Date of Award


Degree Type

Restricted to Claremont Colleges Dissertation

Degree Name

Political Science and Economics, PhD interfield


School of Social Science, Politics, and Evaluation

Advisor/Supervisor/Committee Chair

Yi Feng

Dissertation or Thesis Committee Member

Robert Klitgaard

Dissertation or Thesis Committee Member

Thomas Willett

Terms of Use & License Information

Terms of Use for work posted in Scholarship@Claremont.

Rights Information

© 2020 Zhijun Gao


Africa, Banking Crisis, Capital Flows, Economic Freedom, Foreign Direct Investment, Happiness

Subject Categories

Political Science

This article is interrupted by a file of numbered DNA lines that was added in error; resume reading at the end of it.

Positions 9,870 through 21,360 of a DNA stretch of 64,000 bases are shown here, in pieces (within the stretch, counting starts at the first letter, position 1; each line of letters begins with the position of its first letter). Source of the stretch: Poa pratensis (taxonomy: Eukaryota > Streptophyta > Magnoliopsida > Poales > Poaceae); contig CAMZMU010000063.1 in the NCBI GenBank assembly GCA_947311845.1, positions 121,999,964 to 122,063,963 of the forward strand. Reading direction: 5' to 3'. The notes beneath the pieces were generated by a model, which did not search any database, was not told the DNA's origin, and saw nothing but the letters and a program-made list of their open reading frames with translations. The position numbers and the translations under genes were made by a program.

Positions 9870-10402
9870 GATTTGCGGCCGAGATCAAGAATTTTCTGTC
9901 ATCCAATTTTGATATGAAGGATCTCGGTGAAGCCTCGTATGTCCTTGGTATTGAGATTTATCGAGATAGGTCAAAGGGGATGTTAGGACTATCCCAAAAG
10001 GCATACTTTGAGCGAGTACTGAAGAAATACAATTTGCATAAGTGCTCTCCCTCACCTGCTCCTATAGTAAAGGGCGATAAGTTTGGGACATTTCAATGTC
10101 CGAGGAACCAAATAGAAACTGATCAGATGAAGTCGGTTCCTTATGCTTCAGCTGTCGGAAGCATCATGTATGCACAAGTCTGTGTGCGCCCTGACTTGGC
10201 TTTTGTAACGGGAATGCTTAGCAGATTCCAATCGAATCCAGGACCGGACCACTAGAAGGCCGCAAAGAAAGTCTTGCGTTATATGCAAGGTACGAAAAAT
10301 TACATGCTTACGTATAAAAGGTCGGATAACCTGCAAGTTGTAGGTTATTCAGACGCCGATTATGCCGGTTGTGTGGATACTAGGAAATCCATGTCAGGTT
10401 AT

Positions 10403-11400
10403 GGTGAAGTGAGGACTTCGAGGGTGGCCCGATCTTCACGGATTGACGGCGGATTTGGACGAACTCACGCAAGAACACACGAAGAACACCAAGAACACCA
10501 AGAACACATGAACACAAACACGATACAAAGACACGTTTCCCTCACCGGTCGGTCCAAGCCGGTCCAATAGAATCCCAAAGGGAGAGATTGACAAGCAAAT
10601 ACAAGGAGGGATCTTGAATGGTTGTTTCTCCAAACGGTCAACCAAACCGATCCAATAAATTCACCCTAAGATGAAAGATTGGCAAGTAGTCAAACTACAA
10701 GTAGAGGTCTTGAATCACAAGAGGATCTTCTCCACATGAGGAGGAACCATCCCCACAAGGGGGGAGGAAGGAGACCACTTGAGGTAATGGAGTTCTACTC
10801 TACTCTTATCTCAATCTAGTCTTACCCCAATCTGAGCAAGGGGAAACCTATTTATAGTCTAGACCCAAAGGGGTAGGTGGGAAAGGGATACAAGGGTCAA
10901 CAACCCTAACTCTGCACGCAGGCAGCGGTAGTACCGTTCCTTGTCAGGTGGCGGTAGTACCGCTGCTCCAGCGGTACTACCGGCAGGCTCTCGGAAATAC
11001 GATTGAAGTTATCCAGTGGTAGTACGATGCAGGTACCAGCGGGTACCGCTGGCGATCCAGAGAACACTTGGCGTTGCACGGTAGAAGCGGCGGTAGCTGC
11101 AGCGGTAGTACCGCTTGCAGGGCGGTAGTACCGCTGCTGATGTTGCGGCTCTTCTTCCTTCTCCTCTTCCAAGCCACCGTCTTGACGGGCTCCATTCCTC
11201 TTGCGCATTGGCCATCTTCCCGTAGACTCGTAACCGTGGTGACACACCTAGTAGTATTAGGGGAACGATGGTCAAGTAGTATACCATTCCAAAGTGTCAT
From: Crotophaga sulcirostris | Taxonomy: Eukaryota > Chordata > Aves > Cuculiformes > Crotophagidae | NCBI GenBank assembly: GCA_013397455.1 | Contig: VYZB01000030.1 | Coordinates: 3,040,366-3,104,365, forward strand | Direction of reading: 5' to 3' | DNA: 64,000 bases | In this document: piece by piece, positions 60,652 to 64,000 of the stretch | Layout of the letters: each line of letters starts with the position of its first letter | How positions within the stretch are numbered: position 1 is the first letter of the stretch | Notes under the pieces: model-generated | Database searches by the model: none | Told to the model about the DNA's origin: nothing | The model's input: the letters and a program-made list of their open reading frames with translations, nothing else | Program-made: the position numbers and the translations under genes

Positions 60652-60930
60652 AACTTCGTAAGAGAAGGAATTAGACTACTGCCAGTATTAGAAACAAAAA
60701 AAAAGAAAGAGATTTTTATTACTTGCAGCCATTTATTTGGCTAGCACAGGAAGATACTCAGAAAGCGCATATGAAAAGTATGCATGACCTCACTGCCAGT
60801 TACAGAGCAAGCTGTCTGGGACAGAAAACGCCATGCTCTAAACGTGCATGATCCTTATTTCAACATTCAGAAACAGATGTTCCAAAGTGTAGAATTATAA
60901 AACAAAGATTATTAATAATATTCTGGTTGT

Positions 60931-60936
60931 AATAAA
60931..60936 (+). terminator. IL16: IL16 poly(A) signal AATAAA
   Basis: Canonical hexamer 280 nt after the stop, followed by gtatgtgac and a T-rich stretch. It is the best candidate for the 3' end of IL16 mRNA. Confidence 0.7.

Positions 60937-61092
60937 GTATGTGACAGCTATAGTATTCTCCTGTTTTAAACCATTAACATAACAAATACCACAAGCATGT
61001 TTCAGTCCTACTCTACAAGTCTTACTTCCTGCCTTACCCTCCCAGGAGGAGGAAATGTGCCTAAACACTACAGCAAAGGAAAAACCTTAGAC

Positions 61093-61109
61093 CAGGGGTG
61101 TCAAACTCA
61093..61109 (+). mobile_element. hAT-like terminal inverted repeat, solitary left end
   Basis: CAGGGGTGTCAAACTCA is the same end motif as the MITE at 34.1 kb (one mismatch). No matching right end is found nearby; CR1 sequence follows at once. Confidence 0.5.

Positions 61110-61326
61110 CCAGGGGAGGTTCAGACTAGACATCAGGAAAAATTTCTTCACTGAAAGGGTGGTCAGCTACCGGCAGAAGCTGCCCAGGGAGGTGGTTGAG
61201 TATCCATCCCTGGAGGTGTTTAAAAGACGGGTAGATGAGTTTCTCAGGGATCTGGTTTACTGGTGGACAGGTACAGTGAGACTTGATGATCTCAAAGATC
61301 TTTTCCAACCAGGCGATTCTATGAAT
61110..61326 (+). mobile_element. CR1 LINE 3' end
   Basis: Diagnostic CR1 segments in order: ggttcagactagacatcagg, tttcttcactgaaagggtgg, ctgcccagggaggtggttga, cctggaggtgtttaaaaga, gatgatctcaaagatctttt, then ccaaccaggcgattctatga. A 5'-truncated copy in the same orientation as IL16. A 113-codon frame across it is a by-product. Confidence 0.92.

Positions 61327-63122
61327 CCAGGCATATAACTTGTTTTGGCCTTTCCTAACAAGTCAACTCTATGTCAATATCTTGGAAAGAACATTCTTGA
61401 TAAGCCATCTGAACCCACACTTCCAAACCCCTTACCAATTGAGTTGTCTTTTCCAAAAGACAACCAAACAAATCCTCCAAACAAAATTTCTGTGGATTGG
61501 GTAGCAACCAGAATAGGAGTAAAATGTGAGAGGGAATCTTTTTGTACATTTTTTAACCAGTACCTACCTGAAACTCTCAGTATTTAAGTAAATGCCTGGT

Essay I: Logic of Foreign Direct Investment, Convergence or Divergence? A Comparative Study of US and China's Outgoing FDI to Africa Research question: We study the determinants of US and Chinese foreign direct investment in African countries, with a particular focus on examining if the determinants are becoming more convergent or divergent. Research motivation: As the first and second largest economies of the world, both the United States and China have broad and deep engagement with Africa. Apart from trade and foreign aid, FDI has become one of the most essential forms of economic cooperation between the two great powers and many African countries. However, most existing studies claim that there exist large variations regarding the determinants of the two countries’ FDI in Africa. A majority of scholars argue that US firms select their destinations of investment based on the market factors and tend to avoid targeting on the countries with autocratic regime or poor governance; meanwhile, the Chinese counterparts usually choose to make investments in resource-rich countries who implement autocratic regimes or have low levels of governance. The scholars attribute the above differences to the state-owned characteristics of many Chinese firms whose investment in Africa might stem from the national interests. Since most of the existing studies focus on the period before 2012, their theories and empirical analyses might not capture the recent trend of diversification of Chinese FDI. Therefore, we conduct this empirical study to investigate the determinants between US and Chinese FDI in Africa based on the most recent dataset covering the period of 2007-2017. Methodology: The data for US and Chinese FDI stock comes from Bureau of Economic Analysis and Ministry of Commerce of China, respectively. Given the scarce data of US FDI flows in African countries, we choose to use FDI stock as our dependent variable. Based on the consistency of FDI coverage, the time span of our sample is between 2007-2017 for both countries. Our independent variables consist of three categories: macroeconomic conditions, political and institutional quality, and legal traditions. We used the fixed-effect regression models as the major estimation technique. Main findings: Our empirical results demonstrate that both countries’ FDI in Africa are mainly influenced by macroeconomic factors such as GDP per capita and openness to FDI; while most political and intuitional factors are not statistically significant. Regarding the natural resources, it only shows a marginal significance for attracting FDI from both countries. With respect to the legal traditions, we found that if the common law system blended with local customary law would attract more US FDI; meanwhile, the pure common law demonstrates a negative association with US FDI. For Chinese enterprises, they seem to be attracted to countries as long as the common law system is in place; the composition of the common law does not show a differential effect on receiving Chinese FDI. Overall, our empirical results indicate a convergence rather than divergence of the determinants between US and China’s FDI in Africa. Contributions: This empirical research found that both US and Chinese FDI are more significantly attracted by macroeconomic conditions, rather than political and institutional factors. This finding would enrich the discussion on the recent trends of US and Chinese FDI. It also raises the importance of looking into the field diversification of Chinese investment and the increasing presence of Chinese private firms in the continent. In addition, we found interesting and nuanced results regarding how legal traditions of the host country would affect US and Chinese FDI, which offers another angle to examine the determinants of inward FDI in Africa. Essay II: An Empirical Exploration of the Impact of Economic Freedom on Nations’ Happiness: General Patterns and Exceptions Research question: How and how much does economic freedom contribute to the self-reported happiness of citizens? Using national-level data from around the world, and regional data from China, this dissertation addresses this question with a range of methods. Conceptual framework: Economic freedom refers to individuals’ freedom of choice in acquiring resources and engaging in economic activities. In principle, it might affect citizens’ happiness in contrary ways. On one hand, increasing economic freedom would help unlocking individuals’ potential and enhance their incentives to improve output. This would create a “prosperity “of national wealth and promote citizens’ happiness. On the other hand, economic freedom might bring about more competition, which would lead to an “inequality effect” and undermine happiness. Moreover, these effects might vary with the level of a country’s development and with “cultural variables” and “ethnicity”. Data and methodologies: The sample of this study covers 139 countries between 2005-2017 based on data availability. The data for economic freedom comes from the Heritage Foundation. It constructs each country’s overall Index of Economic Freedom based on four sub-indicators: rule of law, government size, regulatory efficiency, and open markets. Given the multifaceted concept of economic freedom, the decomposed analysis in this paper would generate policy implications on the linkages between specific areas of economic reform and people’s happiness. The happiness data is obtained from the national average life evaluations in the Gallup World Poll. I first construct a structural equation model (SEM) and use path analysis to explore how economic freedom would affect happiness. This SEM consists of two types of effects: (1) economic freedom would direct affect happiness; and (2) economic freedom would indirectly affect happiness through influencing log GDPpc (“prosperity” effect) and Gini index (“inequality” effect). In addition, given the heterogeneity of the 139 countries in the sample, I run disaggregated regressions based on developing and developed countries. Second, it is technically difficult to control for unobserved (or latent) variables using the path analysis, so I employ the fixed-effect regression models to control for those variables and test the robustness of the findings. Finally, in order to investigate if the cultural factors might moderate the effects of economic freedom on happiness, I conduct a post-estimation analysis to identify the countries whose levels of happiness are distant from the model’s prediction. Main findings: (1) Average effects For the whole sample, both the path analysis and fixed-effect regressions show that the overall Index of Economic Freedom does not have a direct effect on happiness. It would promote happiness through the channel of increasing average income. However, improving rule of law is found to be directly associated with higher levels of happiness and it would also contribute to national prosperity. It is interesting that more economic freedom is not associated with larger Gini index. Instead, the overall Index of Economic Freedom and most sub-indicators demonstrate that it would reduce income inequality. In the subsample of 103 developing countries, it appears that economic freedom affects happiness mainly through the “prosperity effect”. Neither the overall Index of Economic Freedom nor its sub-indicators demonstrate a significant association with Gini Index. Regarding the 36 developed countries, both the direct effect and indirect effect of economic freedom on happiness are found to be significant. It seems that increasing economic freedom would directly contribute to people’s higher levels of happiness in affluent countries. Although higher Gini index would undermine happiness, the results suggest that the larger income inequality is not caused by more economic freedom. (2) Exceptions Regarding the influence of cultural factors, the post-estimation analysis shows that people in Latin American and Caribbean countries are much happier than predicted given their average income and large inequality. The panel regression based on subnational data in China indicates that residents living near the minority regions are also happier than their affluent counterparts in the coast regions. Therefore, it would be interesting to explore the causes for their different-than-expected levels of happiness in future research. Contributions: This paper systematically explores the complexity of effects of economic freedom on happiness. I investigate not only the direct effects of economic freedom on happiness but also the indirect channels through average income and income inequality. The empirical results demonstrate the heterogeneity between developing and developed countries. Moreover, this study suggests the role of cultural factors in influencing people’s happiness in certain societies. Delving into those exceptions would be helpful to deepen our understanding of how cultural factors would affect people’s emotions and cognitions when facing different external environments. Essay III: The Patterns, Effects, and Importance of Capital Flows to Emerging Markets Research Question: In this paper, I investigate how US capital flows would affect the occurrence of banking crises in emerging markets and compare the effects with total foreign flows. Research Motivation: The focus of this research on US capital flows stems from the Structuralism approach in International Political Economy. This theory argues that there exists an asymmetric degree of interdependency between countries in the global system. The core countries, such as the U.S., have a more substantial influence on periphery countries than the other way around. The global finance literature has examined the degree of US influence on emerging markets in the areas of capital bonanzas and banking crises. For example, Danzman, Winecoff, and Oatley (2017) measured the distribution of capital flows between the core and periphery by constructing a Gini index for the ten largest capital account surplus countries that exist each year. They argued and found evidence that when the capitals are concentrated in the U.S. (or a high Gini index), this reduces the likelihood of capital bonanzas and banking crisis in the periphery. However, it raises several concerns since their Gini index approach does not measure the capital flows directly and does not distinguish between US and total capital flows. Moreover, their argument lacks empirical evidence for the linkage from capital bonanzas to banking crisis. Hence, I examine how the US capital flows would affect the banking crises in emerging markets through constructing different measures for US capital flows. In addition, I disaggregate the US capital flows into three types of special waves: surges, sudden stops, and reversals. Methodology: Based on data availability, the sample in my study covers 46 emerging markets between 1980Q1 and 2018Q4 (quarterly data). I construct the variable of US flows/GDP in each emerging market. Additionally, I use the variable of total foreign flows/GDP to compare the potential differential effects between US flows and foreign flows on banking crises in emerging markets. As previous studies found non-negligible differences between FDI, portfolio, and other investment (mainly consists of bank flows) on banking crises, I conduct disaggregated analysis for those three flow types. For robustness, I construct three alternative measures for each special wave (surges, sudden stops, and reversals). The surges and stops are in gross terms, while the reversals are measured by the US capital net inflows to each emerging market. The estimation is based on the logit random-effect regression. Main findings: The special waves of US FDI and other investment are not significantly associated with banking crises in emerging markets at the conventional confidence levels. However, the reversals of US portfolio investment appear to significantly increase the likelihood of banking crises by 2 percent. This magnitude of this effect is not large but it is found to be robust using different measures of reversals. In contrast, the reversals of total portfolio net inflows and other flow types are not significantly associated with banking crises. The empirical results also showed that faster GDP growth, more stringent capital controls, and higher degrees of democracy would significantly reduce the probability of banking crisis. Contributions: The Structuralism approach in IPE literature argues that the core countries (e.g., the U.S.) play an essential and asymmetric role in the global monetary system. However, few articles offer specific measures for US capital flows to the periphery at the country level. This paper provides a straightforward measure for US capital flows and empirically test its effects on banking crisis in emerging markets and compare this with the effects of total capital flows. In addition, I offer a constructive critique to Danzman et al. (2017)’s approach of using capital Gini index to proxy the capital distribution between the US and periphery. The main findings in this research cast doubts on the strength of asymmetric interdependence and the dominant role of US flows in total investment in emerging markets. This analysis should enrich discussion on how to effectively assess US influence in the global monetary system. We might also draw policy implications from the heterogenous effects of US flows and total foreign flows on banking crisis.